Are you still afraid to answer phone calls from numbers you don't recognize? Take a look at debt settlement after considering 3 important points of which you need to be aware. Debt settlement is a viable option when you're still trying to make monthly payments only to see your balances continually rise and the ol' pick-up and hang-up routine hasn't scared away the debt collectors.
Debt settlement is a program where you hire a company to act on your behalf in settling your debts with your creditors and may be a strong consideration for you if you owe a high dollar amount (10k+) in unsecured debt.. Typically these debts have already landed in a debt collection agency. The program works like this: you stop making monthly payments to your creditors and pay instead to a savings or escrow account set up by your debt settlement company. They negotiate with your creditors and use the accumulated funds to settle your debts. Sounds good doesn't it? There are negative impacts to debt settlement programs you need to be aware of before you begin.
#1-Your credit record will take a negative hit
When you stop making payments to your creditors, that is going to show as a negative mark on your credit record. If you are to the point of using a debt settlement company, your credit record has probably already absorbed several negative hits and you may be thinking that it can't get any worse. Well, it certainly can. Read on to the next section.
#2-Watch out for the summons
Any of your creditors may elect to turn the debt over to an attorney in your area who will secure the debt as a judgement. No, you don't have to own assets to get a judgement filed against you. To avoid this happening to you, make sure your debt settlement company is actively working your file and not making ridiculous offers for settlement that are damaging to your efforts. If they keep making offers that are too low and decide instead to sit back and let your escrow account get a little bigger, that is a good way to wear out the patience of the creditor. Next thing you know, someone you have never seen before walks up to you at your kids baseball game and hands you an invitation to defend yourself in in court. If it gets to this point, settlement is no longer an option. It's balance in full and you may even get awarded the attorney fees and court fees it your creditors had to pay to sue you.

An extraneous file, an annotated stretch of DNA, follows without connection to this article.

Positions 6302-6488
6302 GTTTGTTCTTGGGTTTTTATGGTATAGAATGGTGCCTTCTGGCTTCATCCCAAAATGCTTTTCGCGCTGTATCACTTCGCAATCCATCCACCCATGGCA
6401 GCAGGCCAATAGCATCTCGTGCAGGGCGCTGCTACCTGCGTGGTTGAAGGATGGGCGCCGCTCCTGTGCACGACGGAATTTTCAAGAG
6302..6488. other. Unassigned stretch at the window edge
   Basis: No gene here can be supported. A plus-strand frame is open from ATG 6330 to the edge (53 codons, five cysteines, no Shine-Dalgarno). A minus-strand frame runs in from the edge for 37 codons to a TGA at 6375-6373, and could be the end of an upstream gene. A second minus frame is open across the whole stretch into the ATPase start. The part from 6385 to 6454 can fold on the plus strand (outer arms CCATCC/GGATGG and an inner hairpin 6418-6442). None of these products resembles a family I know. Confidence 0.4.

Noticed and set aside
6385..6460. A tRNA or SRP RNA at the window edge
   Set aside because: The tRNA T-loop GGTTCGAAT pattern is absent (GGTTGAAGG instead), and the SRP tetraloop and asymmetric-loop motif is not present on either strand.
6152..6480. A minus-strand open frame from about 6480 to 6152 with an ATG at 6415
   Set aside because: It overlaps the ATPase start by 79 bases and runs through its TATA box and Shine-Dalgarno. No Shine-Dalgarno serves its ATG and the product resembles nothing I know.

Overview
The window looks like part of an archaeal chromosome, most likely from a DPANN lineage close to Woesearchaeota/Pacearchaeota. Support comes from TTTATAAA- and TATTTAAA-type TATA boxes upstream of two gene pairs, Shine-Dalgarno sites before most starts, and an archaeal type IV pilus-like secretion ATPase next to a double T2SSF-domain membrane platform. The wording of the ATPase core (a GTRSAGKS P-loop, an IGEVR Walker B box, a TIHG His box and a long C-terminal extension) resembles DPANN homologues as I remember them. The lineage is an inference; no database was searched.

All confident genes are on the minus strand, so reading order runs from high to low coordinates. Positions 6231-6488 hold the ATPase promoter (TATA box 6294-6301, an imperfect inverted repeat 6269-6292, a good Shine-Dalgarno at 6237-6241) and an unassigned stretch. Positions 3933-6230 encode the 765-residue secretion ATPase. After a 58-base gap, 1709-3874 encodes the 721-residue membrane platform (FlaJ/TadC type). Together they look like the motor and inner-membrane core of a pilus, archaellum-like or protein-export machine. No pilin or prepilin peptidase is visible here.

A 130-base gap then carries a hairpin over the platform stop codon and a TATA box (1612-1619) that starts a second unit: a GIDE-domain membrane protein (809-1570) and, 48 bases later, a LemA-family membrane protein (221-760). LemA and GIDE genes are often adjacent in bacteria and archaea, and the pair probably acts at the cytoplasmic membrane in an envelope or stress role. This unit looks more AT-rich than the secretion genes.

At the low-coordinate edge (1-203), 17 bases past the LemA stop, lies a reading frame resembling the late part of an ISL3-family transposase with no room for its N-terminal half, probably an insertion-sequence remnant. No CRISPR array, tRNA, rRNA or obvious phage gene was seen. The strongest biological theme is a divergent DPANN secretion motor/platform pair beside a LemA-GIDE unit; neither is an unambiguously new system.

#3-The forgiven amount of the debt remains on your credit
Debt collection agencies used to have a great tool to entice debtors to settle. After the money changed hands, creditors would show the debt as "settled in full" on your credit record and show a zero balance. Not anymore. The forgiven amount remains on your credit record. One other little known fact: you get a 1099 at the end of the calendar year if the forgiven amount is $600 or over. You may have been forgiven a large part of your debt, but now you have an obligation to the IRS to pay income tax on the forgiven amount.
Still a good option
Debt settlement is still a good option for those facing insurmountable principle balances and interest charges that just keep piling up. Just make sure your debt settlement company is making fair offers based on your ability to pay and not based on how much they want to try to stick it to your creditors. Also be sure to get letters from your creditors showing your account as being settled and hang on to those letters forever. Despite the best efforts, sometimes things fall through the cracks and you get a call from someone demanding payment on a debt you already settled. If that happens, dig out the original settlement letter and fax it to them. Case closed.